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2017 Reading Challenge

Jill Elizabeth has read 2 books toward her goal of 150 books.
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Book Review: Behind the Mask by Tricia Reeks (Ed.)

“…the only thing we love more than revering our heroes is destroying them.”
– Over an Embattled City by Adam R. Shannon

“There are people who say that anonymity lives and dies in the big city. Those people have never tried living in suburbia.”

“I wanted to explain that reality doesn’t matter, not really; not when image is for sale on every corner and beamed straight to every smartphone.”
– Pedestal by Seanan McGuire

“He looked like a sweetheart, but even when he tried to be gentle, he left bruises.”
– Origin Story by Kelly Link

I really don’t understand how the stories are selected for anthologies like this one… I am continually amazed at how uneven the quality is. I understand that everyone has different tastes, but even given that, I cannot see how one person could have liked all of the stories selected in this (or most) collection. Perhaps editors literally just put the word out about their topic (particularly when it’s an unusual and specific one, like this) and go first come, first served… That’s pretty much all I can imagine, because the quality of this collection is unbelievably uneven.

The topic is superheroes – but lest you think this is going to be a book abut X-Men or the latest Marvel movie teaser, let me clear something up right from the get-go: these superheroes (and super villains) suck. Or, rather, their lives do. I thought the “behind the mask” idea would be cool – I liked the concept, pointing out that the supers, like fairy tale princesses, were still fundamentally people (well, most of them), which would logically mean that their lives would have highs and lows like everyone else’s. But I guess I never really thought about the practical implications of that. They have issues with their secret identities and super powers, with their responsibilities and the consequences of their actions. They are dissatisfied and bored and irritable – they are, in short, utterly human. That should make them more appealing, but what it mostly just made them was annoying. It is, after all, no more enjoyable to listen to whining when it comes from someone with a mask and a cape than it is to listen to it from your neighbor or the clerk at the supermarket…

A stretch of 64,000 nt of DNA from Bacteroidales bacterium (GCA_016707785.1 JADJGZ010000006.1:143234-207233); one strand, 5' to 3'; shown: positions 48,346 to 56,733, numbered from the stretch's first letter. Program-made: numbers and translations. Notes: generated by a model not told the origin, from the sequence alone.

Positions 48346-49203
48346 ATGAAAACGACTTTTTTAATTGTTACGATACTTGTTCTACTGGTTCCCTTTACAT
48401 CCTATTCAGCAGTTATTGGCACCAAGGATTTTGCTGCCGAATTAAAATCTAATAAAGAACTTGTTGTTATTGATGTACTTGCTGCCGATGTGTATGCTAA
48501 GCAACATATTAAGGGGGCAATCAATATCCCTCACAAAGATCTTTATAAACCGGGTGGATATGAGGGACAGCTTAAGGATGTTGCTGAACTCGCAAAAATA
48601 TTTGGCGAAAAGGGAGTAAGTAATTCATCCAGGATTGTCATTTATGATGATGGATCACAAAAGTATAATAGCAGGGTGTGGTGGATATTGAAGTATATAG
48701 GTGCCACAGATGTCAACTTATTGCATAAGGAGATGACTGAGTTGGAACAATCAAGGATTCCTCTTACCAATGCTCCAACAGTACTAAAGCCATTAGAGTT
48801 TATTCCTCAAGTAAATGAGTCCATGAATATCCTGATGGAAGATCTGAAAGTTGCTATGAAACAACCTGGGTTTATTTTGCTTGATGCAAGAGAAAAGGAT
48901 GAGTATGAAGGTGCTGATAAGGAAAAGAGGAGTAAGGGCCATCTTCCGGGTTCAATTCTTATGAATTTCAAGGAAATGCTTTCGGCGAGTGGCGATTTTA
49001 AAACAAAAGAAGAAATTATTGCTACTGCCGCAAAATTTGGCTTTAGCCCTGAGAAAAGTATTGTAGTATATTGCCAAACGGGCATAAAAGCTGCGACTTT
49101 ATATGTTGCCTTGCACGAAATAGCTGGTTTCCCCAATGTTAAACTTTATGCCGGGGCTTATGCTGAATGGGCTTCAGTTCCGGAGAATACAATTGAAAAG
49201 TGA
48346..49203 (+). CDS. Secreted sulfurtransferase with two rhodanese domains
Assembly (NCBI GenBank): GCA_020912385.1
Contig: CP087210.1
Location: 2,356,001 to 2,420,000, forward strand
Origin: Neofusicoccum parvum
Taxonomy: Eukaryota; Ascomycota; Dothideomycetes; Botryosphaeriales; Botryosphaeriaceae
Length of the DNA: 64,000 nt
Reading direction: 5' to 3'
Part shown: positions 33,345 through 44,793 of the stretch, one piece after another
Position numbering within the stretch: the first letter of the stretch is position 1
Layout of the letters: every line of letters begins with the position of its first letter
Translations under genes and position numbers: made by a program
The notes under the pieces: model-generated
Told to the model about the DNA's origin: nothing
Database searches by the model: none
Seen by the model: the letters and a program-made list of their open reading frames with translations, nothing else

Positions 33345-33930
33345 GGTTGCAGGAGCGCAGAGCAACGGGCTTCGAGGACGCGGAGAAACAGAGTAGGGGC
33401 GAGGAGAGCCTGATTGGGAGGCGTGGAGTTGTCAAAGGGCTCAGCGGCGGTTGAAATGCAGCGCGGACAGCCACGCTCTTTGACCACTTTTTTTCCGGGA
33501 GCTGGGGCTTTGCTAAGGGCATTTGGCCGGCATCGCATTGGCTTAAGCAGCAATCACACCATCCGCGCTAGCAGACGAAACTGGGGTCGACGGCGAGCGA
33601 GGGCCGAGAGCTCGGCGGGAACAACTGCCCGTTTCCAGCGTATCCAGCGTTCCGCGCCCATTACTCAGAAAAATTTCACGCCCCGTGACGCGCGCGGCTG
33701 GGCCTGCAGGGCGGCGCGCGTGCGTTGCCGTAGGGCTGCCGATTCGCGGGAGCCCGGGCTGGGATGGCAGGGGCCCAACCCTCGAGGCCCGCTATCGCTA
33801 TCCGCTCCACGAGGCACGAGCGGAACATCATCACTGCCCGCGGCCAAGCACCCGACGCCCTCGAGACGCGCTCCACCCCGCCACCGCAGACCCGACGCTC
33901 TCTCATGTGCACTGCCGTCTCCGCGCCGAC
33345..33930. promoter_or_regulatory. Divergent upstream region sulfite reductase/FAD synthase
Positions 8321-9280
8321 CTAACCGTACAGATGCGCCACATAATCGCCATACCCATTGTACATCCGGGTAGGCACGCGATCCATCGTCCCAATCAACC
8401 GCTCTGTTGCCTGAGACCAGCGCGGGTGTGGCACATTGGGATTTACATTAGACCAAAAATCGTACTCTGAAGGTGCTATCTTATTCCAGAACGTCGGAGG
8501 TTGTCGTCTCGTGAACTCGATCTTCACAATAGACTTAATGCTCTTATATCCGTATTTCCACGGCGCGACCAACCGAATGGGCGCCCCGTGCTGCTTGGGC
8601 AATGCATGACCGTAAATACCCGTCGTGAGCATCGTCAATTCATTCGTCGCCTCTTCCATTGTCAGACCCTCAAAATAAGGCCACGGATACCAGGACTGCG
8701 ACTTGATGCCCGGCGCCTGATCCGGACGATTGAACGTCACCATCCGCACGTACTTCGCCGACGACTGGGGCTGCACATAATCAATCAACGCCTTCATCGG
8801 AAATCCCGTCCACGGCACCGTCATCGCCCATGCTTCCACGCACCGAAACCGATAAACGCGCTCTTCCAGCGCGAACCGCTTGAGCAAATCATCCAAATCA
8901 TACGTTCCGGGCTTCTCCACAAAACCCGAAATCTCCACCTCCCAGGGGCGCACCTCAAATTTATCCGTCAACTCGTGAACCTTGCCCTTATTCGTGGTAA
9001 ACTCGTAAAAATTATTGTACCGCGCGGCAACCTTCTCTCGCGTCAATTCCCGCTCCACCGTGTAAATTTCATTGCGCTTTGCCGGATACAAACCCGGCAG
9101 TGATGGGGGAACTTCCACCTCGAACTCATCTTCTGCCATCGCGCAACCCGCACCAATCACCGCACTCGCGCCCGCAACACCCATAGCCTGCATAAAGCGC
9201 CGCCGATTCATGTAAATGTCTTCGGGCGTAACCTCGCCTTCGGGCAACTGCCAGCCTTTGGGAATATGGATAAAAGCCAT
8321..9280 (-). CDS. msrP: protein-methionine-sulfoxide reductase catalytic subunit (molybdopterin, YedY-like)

There were a few truly excellent and wholly original stories (Pedestal by Seanan McGuire, The Beard of Truth by Matt Mikalatos, Over an Embattled City by Adam R. Shannon) and a few more that were solidly good (As I Fall Asleep by Aimee Ogden, Meeting Someone in the 22nd Century or Until the Gears Stop Turning by Jennifer Pullen, Origin Story by Carrie Vaughn). But the vast majority were either boring or eye-roll inducing or just plain ridiculous (e.g., Ms. Liberty Gets a Haircut by Cat Rambo – this is the opening story and was utterly nonsensical to me, and Kelly Link’s Origin Story, although my issue there may be with her, rather than this particular story – I find her to be a VERY eclectic and uneven author)

I really should learn my lesson with short story collections; with the VERY rare exception, I usually find them altogether too uneven for my taste. Still, there’s always at least one standout and I’m a sucker for the promise of that standout…

My review copy was provided by NetGalley.

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1 comment to Book Review: Behind the Mask by Tricia Reeks (Ed.)

  • Although they posture no direct physical risk, they take a toll on the menntal well being
    oof players. This illness is as eually crippling aas a dependency to drugs orr alcohol.

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